GOV.UK Notify begins local government rollout
Some 20 authorities to test service over next few months
GOV.UK is to roll out its Notify communications platform across local authorities before taking it into the NHS.
A total of 70 service teams from 34 different central government bodies are already using Notify. More than 12 million emails, text messages, and letters have already been sent to citizens via the platform. GOV.UK is now inviting 20 teams in local government to begin using the service.
The government’s intention is that the invited teams can test the service over the next few months to ensure it works. Thereafter it will be made available across the entirety of local government. In the longer term, the plan is to roll out Notify throughout the NHS too.
- GOV.UK Notify goes live for central government, with local government to launch this year
- GDS updates Notify API
- GOV.Notify in public beta testing
“Local government needs for sending notifications are very similar to those of central government,” said Peter Herlihy, lead product manager at the Government Digital Service. “During the invite-only period we’ll learn what’s different for local government in terms of branding and paying to use Notify.”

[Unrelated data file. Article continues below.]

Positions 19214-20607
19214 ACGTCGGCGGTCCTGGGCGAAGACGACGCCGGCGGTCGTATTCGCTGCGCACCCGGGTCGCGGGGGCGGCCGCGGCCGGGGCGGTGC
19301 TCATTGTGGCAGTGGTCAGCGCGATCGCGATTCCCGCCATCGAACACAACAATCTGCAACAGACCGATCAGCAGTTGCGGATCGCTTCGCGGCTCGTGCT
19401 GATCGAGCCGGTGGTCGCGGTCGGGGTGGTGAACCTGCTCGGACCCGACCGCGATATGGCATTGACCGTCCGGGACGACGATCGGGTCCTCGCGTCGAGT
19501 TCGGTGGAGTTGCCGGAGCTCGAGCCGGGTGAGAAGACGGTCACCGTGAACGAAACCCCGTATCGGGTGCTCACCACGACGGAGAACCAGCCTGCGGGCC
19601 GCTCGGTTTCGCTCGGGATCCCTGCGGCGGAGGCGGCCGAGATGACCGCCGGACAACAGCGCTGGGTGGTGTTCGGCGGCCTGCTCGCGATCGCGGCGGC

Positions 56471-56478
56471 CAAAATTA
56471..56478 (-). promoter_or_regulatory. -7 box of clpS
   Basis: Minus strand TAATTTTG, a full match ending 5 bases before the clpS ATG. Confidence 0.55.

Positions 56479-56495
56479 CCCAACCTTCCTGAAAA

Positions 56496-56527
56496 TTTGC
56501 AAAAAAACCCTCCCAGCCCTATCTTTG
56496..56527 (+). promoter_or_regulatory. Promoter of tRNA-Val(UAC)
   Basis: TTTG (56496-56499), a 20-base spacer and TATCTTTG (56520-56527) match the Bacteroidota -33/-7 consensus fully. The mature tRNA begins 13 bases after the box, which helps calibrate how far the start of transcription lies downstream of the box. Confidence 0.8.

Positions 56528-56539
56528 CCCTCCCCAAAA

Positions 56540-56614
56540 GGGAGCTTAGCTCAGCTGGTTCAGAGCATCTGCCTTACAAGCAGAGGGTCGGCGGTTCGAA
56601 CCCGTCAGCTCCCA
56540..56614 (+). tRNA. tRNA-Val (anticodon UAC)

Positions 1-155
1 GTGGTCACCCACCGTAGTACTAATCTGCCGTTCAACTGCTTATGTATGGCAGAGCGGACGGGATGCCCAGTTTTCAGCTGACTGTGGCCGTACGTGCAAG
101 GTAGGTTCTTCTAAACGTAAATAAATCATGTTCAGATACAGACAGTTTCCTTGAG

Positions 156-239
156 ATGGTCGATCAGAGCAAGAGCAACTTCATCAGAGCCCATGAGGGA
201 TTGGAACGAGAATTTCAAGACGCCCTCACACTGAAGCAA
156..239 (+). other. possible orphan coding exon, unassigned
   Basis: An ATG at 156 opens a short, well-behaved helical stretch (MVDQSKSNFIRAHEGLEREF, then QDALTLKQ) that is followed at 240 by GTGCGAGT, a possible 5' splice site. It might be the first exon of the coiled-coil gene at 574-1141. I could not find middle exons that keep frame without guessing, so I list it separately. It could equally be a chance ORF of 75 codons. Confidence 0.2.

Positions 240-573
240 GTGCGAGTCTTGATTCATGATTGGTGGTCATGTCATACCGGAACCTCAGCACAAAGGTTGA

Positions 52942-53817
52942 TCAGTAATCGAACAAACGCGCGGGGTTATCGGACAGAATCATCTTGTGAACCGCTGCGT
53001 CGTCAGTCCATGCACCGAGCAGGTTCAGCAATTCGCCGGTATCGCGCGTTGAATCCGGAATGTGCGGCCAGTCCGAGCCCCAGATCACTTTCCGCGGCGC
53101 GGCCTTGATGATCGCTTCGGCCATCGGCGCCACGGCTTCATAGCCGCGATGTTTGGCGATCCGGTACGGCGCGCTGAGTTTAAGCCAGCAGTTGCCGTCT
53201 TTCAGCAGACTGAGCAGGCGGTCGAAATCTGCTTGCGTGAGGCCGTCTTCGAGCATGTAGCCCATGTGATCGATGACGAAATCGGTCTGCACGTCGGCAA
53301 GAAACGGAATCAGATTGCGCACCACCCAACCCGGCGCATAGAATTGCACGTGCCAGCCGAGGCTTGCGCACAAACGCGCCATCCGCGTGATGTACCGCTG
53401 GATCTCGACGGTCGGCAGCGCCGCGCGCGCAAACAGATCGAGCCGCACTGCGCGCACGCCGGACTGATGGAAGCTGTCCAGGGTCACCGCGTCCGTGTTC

Any local government service teams interested in using Notify are encouraged to contact GOV.UK.
Notify is a standardised platform for government bodies to send emails, texts, and letters to their service users. Services using the platform get a free allowance of messages, paid for by GDS. They will be charged for anything beyond this.
GOV.UK has designed the platform to try and make it as easy as possible to add, remove, or swap suppliers of communications services.
Parliamentary Digital Service chief Tracey Jessup says she is "delighted" with new figures on pay by gender
LGA tells digital department that cost threshold plan means rural premises could undermine legal guarantee
Following a major cyberattack and revelations of shared passwords, the team charged with protecting Parliament has been on a drive to help MPs stay safe
New government chief scientific adviser Dr Patrick Vallance takes up post